With six minutes to spare, Sen. Rob J. Kane, R-Watertown, and Sen. Eric Coleman, D-Bloomfield, handed in resignation letters Wednesday morning, consummating a carefully choreographed deal freeing each legislator to accept a new job while maintaining the balance of power in an evenly divided Senate.
Democrats and Republicans negotiated a tentative deal Tuesday night in which Sen. Rob J. Kane, R-Watertown, and Sen. Eric Coleman, D-Bloomfield, would resign Wednesday morning in a carefully choreographed arrangement that would free each legislator to accept new jobs while maintaining the balance of power in an evenly divided Connecticut Senate.
The FBI director James B. Comey did his best Friday to disappear into a crowded hearing room at the Legislative Office Building, not an easy task for a man who stands six-feet, eight inches tall and travels with a pack of bodyguards. He was there to support his wife, Patrice, an advocate for foster children.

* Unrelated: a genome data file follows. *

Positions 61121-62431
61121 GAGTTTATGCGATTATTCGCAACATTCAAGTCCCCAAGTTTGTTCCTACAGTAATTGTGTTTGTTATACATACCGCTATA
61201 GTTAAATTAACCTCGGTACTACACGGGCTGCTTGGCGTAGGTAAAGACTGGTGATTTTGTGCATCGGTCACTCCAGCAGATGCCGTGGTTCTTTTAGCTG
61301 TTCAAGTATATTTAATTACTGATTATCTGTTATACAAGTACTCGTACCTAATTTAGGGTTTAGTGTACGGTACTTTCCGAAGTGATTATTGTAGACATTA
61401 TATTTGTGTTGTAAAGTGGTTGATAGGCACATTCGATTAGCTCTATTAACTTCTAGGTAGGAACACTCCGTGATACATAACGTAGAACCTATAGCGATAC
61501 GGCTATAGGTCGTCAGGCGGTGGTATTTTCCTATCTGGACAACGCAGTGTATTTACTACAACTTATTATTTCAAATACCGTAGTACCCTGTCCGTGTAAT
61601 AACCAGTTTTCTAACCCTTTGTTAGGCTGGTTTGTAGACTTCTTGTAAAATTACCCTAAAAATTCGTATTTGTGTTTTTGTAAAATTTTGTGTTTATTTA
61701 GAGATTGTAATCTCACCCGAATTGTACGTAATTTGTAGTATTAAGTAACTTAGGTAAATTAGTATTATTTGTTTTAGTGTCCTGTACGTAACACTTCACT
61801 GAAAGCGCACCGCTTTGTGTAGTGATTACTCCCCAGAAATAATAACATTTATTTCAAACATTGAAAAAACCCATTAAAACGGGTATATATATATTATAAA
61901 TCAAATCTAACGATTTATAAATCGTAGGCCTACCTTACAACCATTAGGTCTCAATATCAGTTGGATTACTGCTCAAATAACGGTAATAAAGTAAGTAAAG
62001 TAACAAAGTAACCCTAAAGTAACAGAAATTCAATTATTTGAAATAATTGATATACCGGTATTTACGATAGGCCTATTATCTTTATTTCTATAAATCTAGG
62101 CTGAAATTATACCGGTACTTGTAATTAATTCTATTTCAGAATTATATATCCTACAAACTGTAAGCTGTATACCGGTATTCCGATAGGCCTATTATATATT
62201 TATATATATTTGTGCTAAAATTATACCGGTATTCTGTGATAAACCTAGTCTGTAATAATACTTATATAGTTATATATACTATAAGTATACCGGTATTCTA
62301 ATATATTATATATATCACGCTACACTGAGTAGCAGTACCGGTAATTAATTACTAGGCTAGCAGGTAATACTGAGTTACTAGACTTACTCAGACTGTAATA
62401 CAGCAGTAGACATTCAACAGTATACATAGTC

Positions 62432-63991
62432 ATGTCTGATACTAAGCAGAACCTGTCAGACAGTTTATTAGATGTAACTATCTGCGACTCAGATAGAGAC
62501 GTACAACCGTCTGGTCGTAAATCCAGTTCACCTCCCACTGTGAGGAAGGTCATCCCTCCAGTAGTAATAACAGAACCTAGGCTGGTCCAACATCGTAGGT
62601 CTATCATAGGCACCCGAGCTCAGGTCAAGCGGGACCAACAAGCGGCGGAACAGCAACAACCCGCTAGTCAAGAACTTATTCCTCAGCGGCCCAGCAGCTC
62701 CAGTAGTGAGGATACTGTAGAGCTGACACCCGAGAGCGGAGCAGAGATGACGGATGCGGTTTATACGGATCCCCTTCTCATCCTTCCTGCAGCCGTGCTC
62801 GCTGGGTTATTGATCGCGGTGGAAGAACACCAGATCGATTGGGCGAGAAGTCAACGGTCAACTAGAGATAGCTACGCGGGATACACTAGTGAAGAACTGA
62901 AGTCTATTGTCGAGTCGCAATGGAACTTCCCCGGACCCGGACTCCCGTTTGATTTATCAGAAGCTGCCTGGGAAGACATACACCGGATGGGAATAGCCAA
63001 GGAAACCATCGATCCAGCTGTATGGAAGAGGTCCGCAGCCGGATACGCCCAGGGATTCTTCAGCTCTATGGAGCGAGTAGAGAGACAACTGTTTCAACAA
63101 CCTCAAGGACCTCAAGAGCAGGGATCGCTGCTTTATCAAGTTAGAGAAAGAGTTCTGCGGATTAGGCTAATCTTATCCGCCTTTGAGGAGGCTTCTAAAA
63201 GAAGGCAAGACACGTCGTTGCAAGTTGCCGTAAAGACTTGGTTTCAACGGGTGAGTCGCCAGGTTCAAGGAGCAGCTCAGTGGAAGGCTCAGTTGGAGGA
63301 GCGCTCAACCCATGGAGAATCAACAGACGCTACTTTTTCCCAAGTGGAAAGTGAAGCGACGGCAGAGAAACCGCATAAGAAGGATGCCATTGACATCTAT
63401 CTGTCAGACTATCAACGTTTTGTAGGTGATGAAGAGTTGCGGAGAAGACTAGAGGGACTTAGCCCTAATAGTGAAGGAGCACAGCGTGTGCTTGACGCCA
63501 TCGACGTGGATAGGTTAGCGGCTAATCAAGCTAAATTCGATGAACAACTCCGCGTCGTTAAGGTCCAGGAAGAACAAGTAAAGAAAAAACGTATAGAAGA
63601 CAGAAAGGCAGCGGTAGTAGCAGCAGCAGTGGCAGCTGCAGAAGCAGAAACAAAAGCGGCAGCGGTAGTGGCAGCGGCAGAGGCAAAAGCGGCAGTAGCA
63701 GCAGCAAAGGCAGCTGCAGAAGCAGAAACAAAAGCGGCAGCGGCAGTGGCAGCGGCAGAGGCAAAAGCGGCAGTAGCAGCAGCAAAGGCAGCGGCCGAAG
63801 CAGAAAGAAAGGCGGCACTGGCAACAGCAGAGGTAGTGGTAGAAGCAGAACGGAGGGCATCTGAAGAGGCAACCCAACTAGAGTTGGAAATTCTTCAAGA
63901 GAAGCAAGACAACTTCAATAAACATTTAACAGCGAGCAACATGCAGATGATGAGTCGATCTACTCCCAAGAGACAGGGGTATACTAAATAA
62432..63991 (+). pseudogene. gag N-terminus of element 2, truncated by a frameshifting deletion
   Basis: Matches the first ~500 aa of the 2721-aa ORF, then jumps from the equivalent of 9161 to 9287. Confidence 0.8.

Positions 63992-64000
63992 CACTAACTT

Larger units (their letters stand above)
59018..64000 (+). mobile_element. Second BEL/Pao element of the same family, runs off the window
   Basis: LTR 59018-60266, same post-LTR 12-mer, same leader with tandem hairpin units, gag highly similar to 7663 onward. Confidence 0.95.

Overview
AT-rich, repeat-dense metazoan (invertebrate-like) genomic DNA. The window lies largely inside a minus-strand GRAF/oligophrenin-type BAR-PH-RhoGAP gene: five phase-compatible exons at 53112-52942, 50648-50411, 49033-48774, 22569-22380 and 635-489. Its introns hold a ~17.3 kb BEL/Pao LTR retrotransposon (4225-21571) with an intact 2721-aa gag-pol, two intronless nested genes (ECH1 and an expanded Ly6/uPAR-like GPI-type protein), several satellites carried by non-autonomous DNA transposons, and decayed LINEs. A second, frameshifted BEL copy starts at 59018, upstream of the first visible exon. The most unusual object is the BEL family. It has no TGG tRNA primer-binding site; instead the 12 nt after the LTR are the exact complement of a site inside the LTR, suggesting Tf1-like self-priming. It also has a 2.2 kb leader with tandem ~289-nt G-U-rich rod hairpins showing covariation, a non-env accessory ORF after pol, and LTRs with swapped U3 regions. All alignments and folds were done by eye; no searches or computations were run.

The Connecticut House and Senate voted in quick succession Monday to adopt two major criminal justice bills intended to increase police accountability, end racially disparate sentencing and lower incarceration rates for non-violent crimes.
A longtime state senator fended off a high-profile challenge, while two Bridgeport politicos facing legal troubles lost their bids to return to Hartford. Another Bridgeport candidate knocked off Sen. Anthony Musto of Trumbull, and the House Democrat who co-chaired the legislature’s Sportsmen’s Caucus defeated a challenger who took issue with her vote against new gun restrictions passed in the wake of the Newtown shootings.
Sen. Eric Coleman, D-Bloomfield, who finds his re-election imperiled by a three-way Democratic primary, picked up the endorsement Wednesday of AFT-Connecticut, which represents Hartford school teachers and support personnel.